American Legion, VFW stress importance of remembering those who served in Armed Forces
Veterans Day, the annual time for remembering the end of World War I and the brave Americans who served in the “war to end all wars,” also draws from the news headlines of the day.
“What we now call ‘Veterans Day’ began as ‘Armistice Day.’ It is historically significant that this day continue to be observed on the month, day and hour that the guns fell silent in World War I at 11 a.m., Nov. 11, 1918.”
While the day has strong historical roots, current events continue to add meaning to the day.
Today, thousands of Americans are serving in uniform. They sacrifice in the war on terror and in hundreds of locations around the globe so we may remain free. They, too, are veterans.
The American Legion is the nation’s largest wartime veterans organization. Founded early in 1919, the delegates to the first National Convention in Minneapolis broke from business sessions to parade down a main street in a heavy snowstorm at 11 a.m. Nov. 11 to mark the anniversary of the armistice.
Remembering America’s warriors is often an afterthought for many Americans. It’s about time Nov. 11 is paid its proper respect.
Veterans Day, once a widely celebrated holiday, is increasingly forgotten by many Americans. With the percentage of citizens who have worn a uniform rapidly declining, appreciation for the sacrifices made by veterans is correspondingly diminishing.
To help counter this trend, VFW has long promoted Veterans Day as an opportunity to educate the public as to the meaning of this significant time each November. This task can best be accomplished by explaining the five “Ws.”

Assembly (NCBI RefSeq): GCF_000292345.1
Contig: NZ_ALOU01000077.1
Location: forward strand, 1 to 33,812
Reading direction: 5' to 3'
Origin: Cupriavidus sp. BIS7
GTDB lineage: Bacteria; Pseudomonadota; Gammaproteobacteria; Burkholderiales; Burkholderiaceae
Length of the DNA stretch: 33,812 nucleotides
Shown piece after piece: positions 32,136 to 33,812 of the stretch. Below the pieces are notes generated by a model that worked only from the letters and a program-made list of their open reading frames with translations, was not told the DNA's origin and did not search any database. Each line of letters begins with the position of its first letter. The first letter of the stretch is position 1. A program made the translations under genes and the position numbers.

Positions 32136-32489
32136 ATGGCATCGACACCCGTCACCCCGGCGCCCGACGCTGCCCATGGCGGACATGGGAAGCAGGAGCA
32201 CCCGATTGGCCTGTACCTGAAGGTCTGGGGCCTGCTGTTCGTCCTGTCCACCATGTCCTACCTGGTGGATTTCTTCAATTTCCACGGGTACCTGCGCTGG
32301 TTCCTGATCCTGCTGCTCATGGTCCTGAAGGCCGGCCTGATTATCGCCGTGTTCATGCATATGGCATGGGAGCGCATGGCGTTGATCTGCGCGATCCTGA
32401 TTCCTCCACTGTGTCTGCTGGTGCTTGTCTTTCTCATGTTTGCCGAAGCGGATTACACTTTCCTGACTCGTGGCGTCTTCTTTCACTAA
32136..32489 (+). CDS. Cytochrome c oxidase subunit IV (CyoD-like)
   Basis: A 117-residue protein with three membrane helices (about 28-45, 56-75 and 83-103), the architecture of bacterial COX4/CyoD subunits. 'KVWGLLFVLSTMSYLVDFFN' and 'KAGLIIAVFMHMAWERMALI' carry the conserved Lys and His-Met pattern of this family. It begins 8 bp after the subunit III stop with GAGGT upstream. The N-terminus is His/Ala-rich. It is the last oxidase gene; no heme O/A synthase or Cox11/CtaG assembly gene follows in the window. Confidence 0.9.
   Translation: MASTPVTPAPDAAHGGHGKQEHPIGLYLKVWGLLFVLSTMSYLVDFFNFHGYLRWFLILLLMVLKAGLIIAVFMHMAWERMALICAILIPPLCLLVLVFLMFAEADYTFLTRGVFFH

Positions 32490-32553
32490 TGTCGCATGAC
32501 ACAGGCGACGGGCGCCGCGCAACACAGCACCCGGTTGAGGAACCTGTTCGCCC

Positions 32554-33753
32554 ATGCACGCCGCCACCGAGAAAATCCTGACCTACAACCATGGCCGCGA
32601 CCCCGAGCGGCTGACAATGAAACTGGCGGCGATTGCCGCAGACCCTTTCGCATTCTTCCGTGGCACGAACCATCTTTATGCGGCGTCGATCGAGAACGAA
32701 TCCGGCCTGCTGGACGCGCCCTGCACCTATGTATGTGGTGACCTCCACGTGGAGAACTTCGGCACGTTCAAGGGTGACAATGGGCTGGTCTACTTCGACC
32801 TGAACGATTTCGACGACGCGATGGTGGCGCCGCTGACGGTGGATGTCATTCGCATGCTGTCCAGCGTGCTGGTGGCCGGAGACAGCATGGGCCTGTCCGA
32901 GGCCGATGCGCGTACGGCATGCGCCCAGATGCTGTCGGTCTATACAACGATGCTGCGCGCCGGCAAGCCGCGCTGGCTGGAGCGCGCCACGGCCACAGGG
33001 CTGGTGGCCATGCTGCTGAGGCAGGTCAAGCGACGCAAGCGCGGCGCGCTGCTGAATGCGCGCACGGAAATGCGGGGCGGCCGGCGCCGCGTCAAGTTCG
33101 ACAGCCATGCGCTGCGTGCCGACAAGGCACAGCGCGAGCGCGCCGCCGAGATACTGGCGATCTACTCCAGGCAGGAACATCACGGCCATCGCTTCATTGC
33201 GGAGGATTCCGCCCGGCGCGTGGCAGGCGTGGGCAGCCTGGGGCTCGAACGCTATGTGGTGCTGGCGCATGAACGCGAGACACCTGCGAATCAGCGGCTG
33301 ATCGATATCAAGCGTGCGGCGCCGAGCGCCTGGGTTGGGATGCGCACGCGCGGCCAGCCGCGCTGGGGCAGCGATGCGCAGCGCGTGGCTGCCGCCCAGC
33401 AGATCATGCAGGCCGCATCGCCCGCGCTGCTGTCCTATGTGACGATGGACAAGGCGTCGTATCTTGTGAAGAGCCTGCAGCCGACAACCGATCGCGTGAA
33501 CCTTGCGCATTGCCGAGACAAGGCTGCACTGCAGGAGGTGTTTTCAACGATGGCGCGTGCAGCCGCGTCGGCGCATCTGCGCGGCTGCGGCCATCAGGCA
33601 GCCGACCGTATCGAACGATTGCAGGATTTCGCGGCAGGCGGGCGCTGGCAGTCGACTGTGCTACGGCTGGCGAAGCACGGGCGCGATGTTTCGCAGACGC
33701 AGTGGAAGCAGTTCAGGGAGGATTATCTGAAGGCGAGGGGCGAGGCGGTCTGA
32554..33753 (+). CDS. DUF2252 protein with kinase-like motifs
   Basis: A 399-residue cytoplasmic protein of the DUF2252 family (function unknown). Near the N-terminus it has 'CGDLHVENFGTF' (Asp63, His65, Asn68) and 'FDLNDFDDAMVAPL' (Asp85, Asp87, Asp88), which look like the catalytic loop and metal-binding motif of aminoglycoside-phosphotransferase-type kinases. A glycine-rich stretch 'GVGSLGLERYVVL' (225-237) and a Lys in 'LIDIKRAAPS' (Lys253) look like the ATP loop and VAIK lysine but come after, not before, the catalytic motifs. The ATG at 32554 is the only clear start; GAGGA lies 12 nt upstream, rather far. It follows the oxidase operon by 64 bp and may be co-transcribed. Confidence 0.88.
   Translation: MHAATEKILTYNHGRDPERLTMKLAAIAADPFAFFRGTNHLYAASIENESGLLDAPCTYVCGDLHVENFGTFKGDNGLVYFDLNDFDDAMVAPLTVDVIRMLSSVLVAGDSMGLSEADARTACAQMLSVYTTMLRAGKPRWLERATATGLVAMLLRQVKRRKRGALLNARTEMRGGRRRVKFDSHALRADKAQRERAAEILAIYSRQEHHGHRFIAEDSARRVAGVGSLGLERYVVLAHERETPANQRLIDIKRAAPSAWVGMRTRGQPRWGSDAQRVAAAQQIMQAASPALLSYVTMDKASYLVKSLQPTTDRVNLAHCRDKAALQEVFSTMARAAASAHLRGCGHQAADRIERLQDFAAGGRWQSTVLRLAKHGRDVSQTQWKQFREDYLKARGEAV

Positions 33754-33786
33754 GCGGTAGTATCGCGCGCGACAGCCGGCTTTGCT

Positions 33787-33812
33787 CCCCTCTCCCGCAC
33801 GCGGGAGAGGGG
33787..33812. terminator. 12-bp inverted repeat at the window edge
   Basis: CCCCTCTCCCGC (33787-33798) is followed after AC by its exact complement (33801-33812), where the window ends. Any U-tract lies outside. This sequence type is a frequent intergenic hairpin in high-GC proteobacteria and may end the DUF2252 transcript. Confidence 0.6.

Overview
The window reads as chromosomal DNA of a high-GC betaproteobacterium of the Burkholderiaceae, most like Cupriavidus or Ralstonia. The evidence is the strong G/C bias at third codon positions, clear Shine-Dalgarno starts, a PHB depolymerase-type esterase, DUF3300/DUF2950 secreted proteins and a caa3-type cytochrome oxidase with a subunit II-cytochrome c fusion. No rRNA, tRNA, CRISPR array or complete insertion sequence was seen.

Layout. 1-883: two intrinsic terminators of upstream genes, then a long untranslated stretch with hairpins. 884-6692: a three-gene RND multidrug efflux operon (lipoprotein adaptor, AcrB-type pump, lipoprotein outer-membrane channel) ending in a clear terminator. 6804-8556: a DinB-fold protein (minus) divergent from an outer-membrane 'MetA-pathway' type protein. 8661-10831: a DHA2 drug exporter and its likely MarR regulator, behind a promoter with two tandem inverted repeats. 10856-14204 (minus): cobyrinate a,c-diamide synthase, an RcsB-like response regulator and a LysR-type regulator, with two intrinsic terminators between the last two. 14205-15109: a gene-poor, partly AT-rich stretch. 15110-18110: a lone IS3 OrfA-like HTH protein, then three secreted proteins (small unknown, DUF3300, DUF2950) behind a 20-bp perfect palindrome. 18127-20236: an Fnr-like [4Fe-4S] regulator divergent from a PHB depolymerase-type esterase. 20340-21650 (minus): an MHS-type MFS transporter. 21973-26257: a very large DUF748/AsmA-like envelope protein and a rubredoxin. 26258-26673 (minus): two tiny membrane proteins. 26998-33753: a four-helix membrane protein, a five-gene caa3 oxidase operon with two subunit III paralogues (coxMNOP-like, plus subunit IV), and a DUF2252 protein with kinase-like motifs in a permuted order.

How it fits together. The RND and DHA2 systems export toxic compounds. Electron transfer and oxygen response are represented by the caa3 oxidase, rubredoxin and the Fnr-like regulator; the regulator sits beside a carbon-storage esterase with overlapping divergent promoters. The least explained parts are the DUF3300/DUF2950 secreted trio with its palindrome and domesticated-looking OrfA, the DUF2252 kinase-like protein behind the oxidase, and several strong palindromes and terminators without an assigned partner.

Who. As a nation, we remember all Americans who served on active duty in the armed forces. While those who died always remain prominent in our memories, they have a special time of mourning reserved for Memorial Day. Veterans Day is an opportunity to publicly commemorate the contributions of living veterans.
What. Collective as well as individual contributions to the nation’s defense are what we are remembering. The outcome of any given military campaign is irrelevant here—it’s the sacrifices made at the behest of the country that are important.
Where. Across the land, the grounds of virtually every state capitol and county courthouse host monuments, memorials and plaques honoring those who served. They date back as far as the American Revolution and are as recent as the Iraq War. But paying homage to veterans need not necessarily be in a public place. Every private home also should serve this purpose when appropriate.
When. For some Americans, remembering veterans is a daily act. But as a nation, it is essential that we preserve the integrity of Nov. 11 as that one extra-special day for the American people as a whole to pause in silence or demonstrate public recognition.
Why. Remembering gives true meaning to sacrifice and service. Millions of Americans’ lives were forever altered because they donned a uniform to protect the freedoms and rights we take for granted. We owe an eternal debt of gratitude to them. And acknowledging Veterans Day is the time that debt comes due. It’s our way of keeping faith.